Last week I taught a 4th/5th grade class an introduction to computer programming.  It was chaotic, as such classes sometimes are, but fun.  I hear the kids enjoyed it and am planning classs #2 for Friday.  I decided to use Shoes which uses the Ruby language and includes some nice graphics and UI primitives (some notes on why).

Here’s a few notes about the experience:

  • I told the kids that they would be learning Ruby, which I use in my work, and they seemed pretty excited that they were learning a “real” programming language
  • Kids loved the name “Shoes” — laughter and joyous confusion when I was explaining what it was
  • I started the class with a computer history presentation which could have been a full hour long class itself, the kids really liked it and wanted to ask more questions & make
    observations (I ended up spending 25 minutes on this, instead of my planned 10 min). They were really interested in the computer history talk and were excited to hear about the stuff created in their lifetime that they actually knew about and used.  I made sure to mention both women and men in the history (Charles Babbage and Ada Lovelace working on the difference engine; later the two guys who created the hardware and six women who created the software for the ENIAC).  I also made sure to discuss recent history.  Half the class was not yet born in 1998, and for them the Web, Google and YouTube are contemporary with microwave ovens (e.g most people use them). My timeline ended with:

    • 1993: World Wide Web created
    • 1995: Shockwave & Flash first released
    • 1998: Google website launched
    • 2004: FlickR website launched
    • 2005: YouTube website launched
    • 2007: Shoes released!
  • I need to work more on the setup, since I can’t seem to rely on the school computers no matter how much time I spend setting them up (4 hours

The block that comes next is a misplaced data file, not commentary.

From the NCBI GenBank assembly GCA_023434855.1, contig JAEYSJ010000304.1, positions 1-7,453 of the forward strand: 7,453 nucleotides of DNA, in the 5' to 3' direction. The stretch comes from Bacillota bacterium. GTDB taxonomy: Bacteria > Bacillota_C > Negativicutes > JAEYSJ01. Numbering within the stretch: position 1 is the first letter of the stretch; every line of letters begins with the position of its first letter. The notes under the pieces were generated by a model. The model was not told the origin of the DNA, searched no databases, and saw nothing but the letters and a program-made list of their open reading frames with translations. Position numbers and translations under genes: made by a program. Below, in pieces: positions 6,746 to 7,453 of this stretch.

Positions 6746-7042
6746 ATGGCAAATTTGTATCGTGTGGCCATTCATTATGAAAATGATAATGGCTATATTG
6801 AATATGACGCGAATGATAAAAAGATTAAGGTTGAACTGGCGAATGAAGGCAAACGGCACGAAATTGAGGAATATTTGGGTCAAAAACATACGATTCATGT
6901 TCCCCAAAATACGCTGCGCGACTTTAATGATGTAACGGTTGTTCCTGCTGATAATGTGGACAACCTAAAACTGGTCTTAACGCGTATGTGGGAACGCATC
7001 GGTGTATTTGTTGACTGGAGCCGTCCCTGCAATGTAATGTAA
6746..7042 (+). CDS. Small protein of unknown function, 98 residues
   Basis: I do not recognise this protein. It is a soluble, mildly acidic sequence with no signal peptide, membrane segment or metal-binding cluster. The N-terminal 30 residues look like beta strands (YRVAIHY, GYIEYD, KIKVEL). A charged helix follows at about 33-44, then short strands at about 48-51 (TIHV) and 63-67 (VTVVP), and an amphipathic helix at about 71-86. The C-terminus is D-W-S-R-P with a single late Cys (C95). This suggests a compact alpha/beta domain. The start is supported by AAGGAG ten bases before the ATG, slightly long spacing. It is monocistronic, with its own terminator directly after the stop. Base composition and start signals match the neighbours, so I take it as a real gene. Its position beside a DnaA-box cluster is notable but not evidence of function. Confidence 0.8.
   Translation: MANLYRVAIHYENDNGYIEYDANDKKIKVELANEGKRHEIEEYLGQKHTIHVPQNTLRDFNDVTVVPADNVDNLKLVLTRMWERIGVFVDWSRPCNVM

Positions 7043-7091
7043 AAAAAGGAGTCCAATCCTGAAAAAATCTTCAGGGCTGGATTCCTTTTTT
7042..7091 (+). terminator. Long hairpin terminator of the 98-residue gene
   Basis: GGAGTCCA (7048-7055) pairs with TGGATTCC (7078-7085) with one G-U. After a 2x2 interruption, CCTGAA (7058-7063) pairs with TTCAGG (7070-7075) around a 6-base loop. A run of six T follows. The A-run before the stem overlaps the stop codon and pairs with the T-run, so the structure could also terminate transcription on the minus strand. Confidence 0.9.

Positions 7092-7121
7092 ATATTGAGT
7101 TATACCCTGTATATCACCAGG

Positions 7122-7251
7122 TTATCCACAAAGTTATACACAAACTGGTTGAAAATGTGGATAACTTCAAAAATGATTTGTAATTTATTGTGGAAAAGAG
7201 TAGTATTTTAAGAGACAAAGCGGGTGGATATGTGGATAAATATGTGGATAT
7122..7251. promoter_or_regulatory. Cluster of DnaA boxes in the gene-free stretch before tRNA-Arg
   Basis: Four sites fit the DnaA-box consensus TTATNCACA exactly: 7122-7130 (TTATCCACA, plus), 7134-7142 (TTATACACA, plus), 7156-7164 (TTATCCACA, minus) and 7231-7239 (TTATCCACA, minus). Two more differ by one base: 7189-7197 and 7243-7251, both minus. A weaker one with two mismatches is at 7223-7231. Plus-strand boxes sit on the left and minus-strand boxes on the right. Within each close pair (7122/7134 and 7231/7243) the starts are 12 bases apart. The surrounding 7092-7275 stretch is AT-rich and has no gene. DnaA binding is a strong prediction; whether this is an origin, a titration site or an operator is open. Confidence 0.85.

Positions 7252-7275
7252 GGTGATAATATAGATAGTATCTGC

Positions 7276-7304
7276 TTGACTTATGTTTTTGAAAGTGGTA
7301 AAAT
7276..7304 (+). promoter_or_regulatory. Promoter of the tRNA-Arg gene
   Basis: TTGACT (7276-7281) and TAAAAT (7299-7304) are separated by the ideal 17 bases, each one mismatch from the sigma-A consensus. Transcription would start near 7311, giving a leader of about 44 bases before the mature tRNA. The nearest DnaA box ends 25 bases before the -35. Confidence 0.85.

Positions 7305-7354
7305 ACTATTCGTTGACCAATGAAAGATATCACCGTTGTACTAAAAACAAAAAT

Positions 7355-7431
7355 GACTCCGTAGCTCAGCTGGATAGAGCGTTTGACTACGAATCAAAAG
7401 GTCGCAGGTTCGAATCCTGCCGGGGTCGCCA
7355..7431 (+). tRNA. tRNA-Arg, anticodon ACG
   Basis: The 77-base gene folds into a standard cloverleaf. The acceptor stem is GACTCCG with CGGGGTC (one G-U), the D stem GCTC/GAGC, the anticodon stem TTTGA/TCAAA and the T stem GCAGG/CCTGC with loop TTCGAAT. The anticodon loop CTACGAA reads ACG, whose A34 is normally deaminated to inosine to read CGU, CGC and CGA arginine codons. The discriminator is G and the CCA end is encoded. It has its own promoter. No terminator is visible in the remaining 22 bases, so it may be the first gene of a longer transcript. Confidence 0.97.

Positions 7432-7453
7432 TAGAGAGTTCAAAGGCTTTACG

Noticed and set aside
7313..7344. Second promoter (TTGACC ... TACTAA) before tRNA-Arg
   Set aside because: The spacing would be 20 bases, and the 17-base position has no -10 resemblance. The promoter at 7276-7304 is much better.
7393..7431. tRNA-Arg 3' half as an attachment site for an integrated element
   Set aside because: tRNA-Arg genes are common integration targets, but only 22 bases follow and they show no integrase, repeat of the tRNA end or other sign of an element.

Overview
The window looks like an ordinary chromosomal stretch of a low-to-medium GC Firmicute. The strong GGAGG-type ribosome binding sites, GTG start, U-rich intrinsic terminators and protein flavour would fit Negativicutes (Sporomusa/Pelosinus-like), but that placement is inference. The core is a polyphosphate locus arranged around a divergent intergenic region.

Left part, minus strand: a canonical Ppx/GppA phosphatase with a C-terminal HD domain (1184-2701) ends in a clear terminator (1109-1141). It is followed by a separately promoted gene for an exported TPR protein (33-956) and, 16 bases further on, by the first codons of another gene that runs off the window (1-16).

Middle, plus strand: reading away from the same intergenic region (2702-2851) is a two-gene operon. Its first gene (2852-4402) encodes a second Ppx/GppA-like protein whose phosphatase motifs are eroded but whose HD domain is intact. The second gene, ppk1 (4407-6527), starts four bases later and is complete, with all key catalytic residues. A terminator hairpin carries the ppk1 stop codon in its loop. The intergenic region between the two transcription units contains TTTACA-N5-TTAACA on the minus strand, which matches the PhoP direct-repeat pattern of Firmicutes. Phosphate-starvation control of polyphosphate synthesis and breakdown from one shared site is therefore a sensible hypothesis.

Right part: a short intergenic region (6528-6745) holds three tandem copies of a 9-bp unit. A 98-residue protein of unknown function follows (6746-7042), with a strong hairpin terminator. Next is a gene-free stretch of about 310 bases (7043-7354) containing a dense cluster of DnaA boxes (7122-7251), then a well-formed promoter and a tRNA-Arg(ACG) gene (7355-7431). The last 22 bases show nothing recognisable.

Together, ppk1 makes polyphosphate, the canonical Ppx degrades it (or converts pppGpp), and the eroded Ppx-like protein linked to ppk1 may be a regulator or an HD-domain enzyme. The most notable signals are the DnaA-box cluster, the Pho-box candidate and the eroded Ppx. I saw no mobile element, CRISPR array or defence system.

the day before).  There’s all sorts of odd issues with the student accounts not having correct permissions and some computers having special
    cleanup software which wipes everything you just installed when the computer restarts (!)  I was considering putting Shoes and Notepad++ on a USB drive and see if they can just access the installed software from there, but a RailsBridge volunteer is experimenting with creating an Ubunto LiveCD with Shoes which I’m pretty excited about.  Meanwhile, for Friday, I’ve made some progress with install issues on the school computers — cross your fingers for me.
  • What I normally do when I have taught programming before is a coding demo with students following along and typing with me.  I wish I had done that.  Instead, because of the set up glitches, I let them follow the instructions while Chad, another RailsBridge volunteer, and I tried to debug various install issues… and the instructions weren’t really made for that.  Interactive Q&A is a teaching style that works well at this age. I think it would be good to accidentally (on purpose) create a syntax error and have them see me debug it.
  • I didn’t complete my whole lesson plan in the first class… so I have plenty of material for class #2.

I’m publishing the lesson plans as part of the RailsBridge project “teaching kids” which is just starting up — if anyone is interested in collaborating, let me know or just sign up for the RailsBridge google group and chime in.  The worksheets are published on github.